Disclosure‘s influence appears to be popping up all over the place. They may not have created the sound, but they have undoubtedly popularized it. We’ve found many who try to dup their style, but few can do anything well with it.
Not only is Linden’s sound not just some blatant repeat, but he brings in vocals from Sam Frank on ‘Be Like You’ that bring much more than good sound. Lyrics usually don’t resonate too profoundly with me, but Sam Frank’s message is so telling of our time. I never really got people’s obsession with performers… without acting on it at least.
We were so close to putting Zhu at the top of our 2014 R&B list. And even though he didn’t make the cut, he did help us distinguish the difference between today’s R&B and electro soul.
Before, the most notable difference the two was whether it was vocal or producer based, respectively. Where as R&B is focused on the soulful voices of today, electro soul generally cuts & chops memorable voices from the past and blends in heavy electro influences. Zhu is really the perfect intersection between the two, but we eventually came to the conclusion that his deep house influence was more fit for electro soul than the more traditional R&B (“traditional” in loose terms).
Also, keep in mind that even the musicians featured here are still electronically influenced in some way. Most music is nowadays. However, they play much more of a balancing act than their counterparts in electro soul. Hear for yourself and let us know your thoughts on today’s soul music and how you define it.
I know I focus too much on chorus too much of the time, but Corinne Bailey Rae’s is damn near perfect in ‘Put Your Records On.’ It quite literally put me to tears. She’s as inspiring in words, for the most part, as she is in vocal zest and Nehzui’s remix gives it the extra oomph it deserves. His electro brass is a bit… brass but essential for the sing-a-long.
Creep Crawl Flash’s ‘At Bay’ reminds me of my earlier years with downtempo, especially our second beats to blaze [plug], and it’s good to get back to it. We need to start fishing out more music like this.. for mixtape purposes of course. Recommend!
Looks like these Game of Throne remixes are keeping up with my taste in music. First with Rameses’ GoT dubstep remix back in 2012 and now with Steve Duzz’s 80’s disco theme.
It would’ve been nice if it played out for a little longer, but it’s a great reinterpretation of one epic theme song, especially with the fitting intro theme to accompany it.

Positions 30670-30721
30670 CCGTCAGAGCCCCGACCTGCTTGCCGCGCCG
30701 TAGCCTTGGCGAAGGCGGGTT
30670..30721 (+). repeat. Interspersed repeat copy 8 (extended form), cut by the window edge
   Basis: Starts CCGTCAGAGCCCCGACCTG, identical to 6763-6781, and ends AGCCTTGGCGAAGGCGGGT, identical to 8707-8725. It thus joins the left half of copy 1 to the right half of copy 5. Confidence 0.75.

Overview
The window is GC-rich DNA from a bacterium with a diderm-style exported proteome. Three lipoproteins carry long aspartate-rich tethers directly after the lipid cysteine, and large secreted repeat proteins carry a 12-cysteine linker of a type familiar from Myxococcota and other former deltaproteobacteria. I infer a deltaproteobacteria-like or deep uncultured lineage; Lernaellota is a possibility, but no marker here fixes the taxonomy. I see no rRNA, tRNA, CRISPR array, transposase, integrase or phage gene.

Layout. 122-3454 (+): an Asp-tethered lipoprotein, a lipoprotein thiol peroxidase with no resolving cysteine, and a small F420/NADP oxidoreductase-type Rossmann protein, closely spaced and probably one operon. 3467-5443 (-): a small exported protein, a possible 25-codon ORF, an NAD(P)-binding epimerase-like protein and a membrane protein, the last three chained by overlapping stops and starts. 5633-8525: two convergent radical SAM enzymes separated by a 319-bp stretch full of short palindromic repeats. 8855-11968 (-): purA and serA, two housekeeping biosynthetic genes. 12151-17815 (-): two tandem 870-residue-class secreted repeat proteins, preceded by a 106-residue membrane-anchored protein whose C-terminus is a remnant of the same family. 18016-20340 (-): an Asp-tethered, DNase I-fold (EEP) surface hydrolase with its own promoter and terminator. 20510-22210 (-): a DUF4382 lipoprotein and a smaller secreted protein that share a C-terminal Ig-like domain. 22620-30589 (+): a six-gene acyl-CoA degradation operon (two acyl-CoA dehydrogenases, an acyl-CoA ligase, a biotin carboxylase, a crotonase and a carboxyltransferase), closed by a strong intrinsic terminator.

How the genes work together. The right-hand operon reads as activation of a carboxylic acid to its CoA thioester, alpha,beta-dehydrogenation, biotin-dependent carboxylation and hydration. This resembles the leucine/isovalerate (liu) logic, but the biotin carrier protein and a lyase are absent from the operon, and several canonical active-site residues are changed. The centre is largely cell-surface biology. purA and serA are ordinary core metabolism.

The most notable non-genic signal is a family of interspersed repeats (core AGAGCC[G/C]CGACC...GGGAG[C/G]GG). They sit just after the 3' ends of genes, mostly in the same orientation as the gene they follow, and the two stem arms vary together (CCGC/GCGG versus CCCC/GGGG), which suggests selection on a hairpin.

Nothing is better to dance to right now than this style of electronic music. I thought electro funk sounded fitting as a title, but it’s more commonly known simply as electro and to some extreme electro house and bass music. Though this naming shit is getting outta hand, as necessary as it is.
The sound actually sounds like something between disco-house & bass music, but more experimental than the former and more soulful than the latter. It gets a little strange at times, but that’s exactly what dance music needs right now.
Turns out I had heard the Gordon City’s version first, but I got to say this one is miles better. We love our house deep here, which Gordon City provides, but the slight piano in this version gives Laura Welsh the silence her voice can handle.
First Odesza with Zhu and now Classixx with Rufus. There’s nothing I love more than when my favorites remix my favorites (I’ve got a lot of favorites).
We didn’t do a write up on Rufus’s Atlas album simply because we didn’t really have much to say on it. It’s not as easy as you’d think bringing in some other insights. Take this post for example. But with our move towards playlists, our words won’t get in the way of good music no mo. Stay Tuned.
The original clip of ‘Feelin’ hints at a real talented voice, minus the auto-tuning, but Tonefeld gave it a much needed production boost. And turns the tuned vocals into something tasteful.
On another note, this beat is so strange. I like it, especially with Samantha.